In a deal valued at about $1.4 billion (roughly Rs. 9,848 crores), Hewlett Packard Enterprise Co. has agreed to buy US supercomputer maker Cray Inc. as the firm works to become more competitive in high-end computing.
On Friday, the companies said in a statement that Cray investors will get $35 (roughly Rs. 2,462) a share in cash, confirming an earlier Bloomberg report. That represents a premium of about 17 percent above Thursday’s closing price. The deal values Cray at $1.3 billion (roughly Rs. 9,145 crores) net of cash, the firms said in the statement.
Cray jumped 17 percent to $34.89 (roughly Rs. 2,450) at 9:49 am in New York trading after earlier touching $34.96 (roughly Rs. 2,460), the biggest intraday gain in a year.
Palo Alto-based HP Enterprise gained about 2 percent to $14.82 (roughly Rs. 1,040).
The deal will strengthen HP Enterprise’s position against International Business Machines Corp. According to data compiled by Bloomberg, it could also become HP Enterprise’s biggest since it started trading in 2015, surpassing its acquisition of Nimble Storage Inc. for about $1 billion (roughly Rs. 7,034 crores) more than two years ago.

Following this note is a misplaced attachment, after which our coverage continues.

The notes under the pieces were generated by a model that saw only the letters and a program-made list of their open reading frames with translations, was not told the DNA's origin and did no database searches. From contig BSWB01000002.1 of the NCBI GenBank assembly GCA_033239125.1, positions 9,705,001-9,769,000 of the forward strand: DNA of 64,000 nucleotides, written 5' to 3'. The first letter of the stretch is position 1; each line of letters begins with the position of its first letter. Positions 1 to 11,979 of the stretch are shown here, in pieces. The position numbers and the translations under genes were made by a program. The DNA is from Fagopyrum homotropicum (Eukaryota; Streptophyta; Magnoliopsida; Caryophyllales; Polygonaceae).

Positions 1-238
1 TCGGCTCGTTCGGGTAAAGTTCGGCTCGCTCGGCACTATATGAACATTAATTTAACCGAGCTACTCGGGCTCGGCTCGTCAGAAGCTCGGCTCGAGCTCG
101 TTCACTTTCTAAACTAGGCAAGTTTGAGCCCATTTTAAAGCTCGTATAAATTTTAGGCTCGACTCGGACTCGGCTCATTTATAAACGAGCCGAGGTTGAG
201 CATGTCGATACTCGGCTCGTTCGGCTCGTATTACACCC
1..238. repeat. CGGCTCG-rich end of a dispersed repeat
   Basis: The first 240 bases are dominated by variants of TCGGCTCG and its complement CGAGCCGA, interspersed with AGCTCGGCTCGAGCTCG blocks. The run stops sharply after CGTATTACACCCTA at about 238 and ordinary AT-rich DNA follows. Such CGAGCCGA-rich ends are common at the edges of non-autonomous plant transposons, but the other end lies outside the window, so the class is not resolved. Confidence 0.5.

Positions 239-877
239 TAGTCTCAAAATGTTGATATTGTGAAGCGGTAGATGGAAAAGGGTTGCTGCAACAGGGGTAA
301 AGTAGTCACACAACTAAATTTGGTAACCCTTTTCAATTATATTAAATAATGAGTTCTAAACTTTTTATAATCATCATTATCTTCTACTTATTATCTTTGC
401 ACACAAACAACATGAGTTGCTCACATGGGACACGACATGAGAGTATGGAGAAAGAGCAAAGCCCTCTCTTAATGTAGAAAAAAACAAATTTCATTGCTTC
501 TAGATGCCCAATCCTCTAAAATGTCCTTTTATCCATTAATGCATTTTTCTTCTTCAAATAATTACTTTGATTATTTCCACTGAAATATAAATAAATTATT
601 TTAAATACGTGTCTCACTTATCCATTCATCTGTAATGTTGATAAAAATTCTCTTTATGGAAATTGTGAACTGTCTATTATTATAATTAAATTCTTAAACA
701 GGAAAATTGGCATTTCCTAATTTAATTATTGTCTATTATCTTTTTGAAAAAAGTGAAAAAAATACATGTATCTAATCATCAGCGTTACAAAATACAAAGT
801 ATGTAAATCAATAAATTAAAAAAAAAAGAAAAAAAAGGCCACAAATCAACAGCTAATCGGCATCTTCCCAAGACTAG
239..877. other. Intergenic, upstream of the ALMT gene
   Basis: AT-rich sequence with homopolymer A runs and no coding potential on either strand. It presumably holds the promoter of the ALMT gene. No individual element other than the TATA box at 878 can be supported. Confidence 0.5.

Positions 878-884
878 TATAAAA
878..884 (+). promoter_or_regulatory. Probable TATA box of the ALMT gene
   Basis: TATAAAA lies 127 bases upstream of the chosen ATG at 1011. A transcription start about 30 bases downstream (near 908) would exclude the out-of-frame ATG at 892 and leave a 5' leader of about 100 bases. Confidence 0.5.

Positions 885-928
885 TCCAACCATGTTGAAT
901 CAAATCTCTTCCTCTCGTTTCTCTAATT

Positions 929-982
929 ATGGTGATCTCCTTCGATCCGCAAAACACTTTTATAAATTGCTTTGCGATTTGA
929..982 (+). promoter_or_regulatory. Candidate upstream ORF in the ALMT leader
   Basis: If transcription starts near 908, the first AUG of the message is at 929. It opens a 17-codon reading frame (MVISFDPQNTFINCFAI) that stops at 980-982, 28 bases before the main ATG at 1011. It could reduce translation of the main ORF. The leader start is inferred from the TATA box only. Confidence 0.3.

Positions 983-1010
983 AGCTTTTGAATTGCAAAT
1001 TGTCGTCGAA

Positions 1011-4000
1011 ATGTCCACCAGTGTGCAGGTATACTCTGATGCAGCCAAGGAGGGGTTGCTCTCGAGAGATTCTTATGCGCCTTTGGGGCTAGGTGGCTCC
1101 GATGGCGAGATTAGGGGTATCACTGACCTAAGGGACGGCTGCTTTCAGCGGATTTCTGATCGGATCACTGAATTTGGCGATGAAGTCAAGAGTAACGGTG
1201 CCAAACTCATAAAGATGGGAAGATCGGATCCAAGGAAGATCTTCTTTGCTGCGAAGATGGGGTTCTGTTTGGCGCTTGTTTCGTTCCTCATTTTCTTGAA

The company has also committed $4 billion (roughly Rs. 28,126) through 2022 to initiatives to develop artificial intelligence, the Internet of things and distributed computing offerings. Chief Executive Officer Antonio Neri, who succeeded Meg Whitman last year, said in November that HP Enterprise would start to see a return on that investment over the next two years.
Cray Inc was founded in 1972 by Seymour Cray, known as the “father of supercomputing.” This month, it signed a deal to build a new $600 million (roughly Rs. 4,220 crores) system for research on artificial intelligence, weather, subatomic structures, genomics and physics for the US Department of Energy’s Oak Ridge National Laboratory.
The University of Notre Dame, the Pittsburgh Supercomputing Center and chemical giant BASF SE use the HP Enterprise’s own high-end computer systems, according to its website. Last year, it provided supercomputers to the U.S. Department of Defense for helicopter design and weather forecasting in a contract worth $57 million (roughly Rs 401 crores).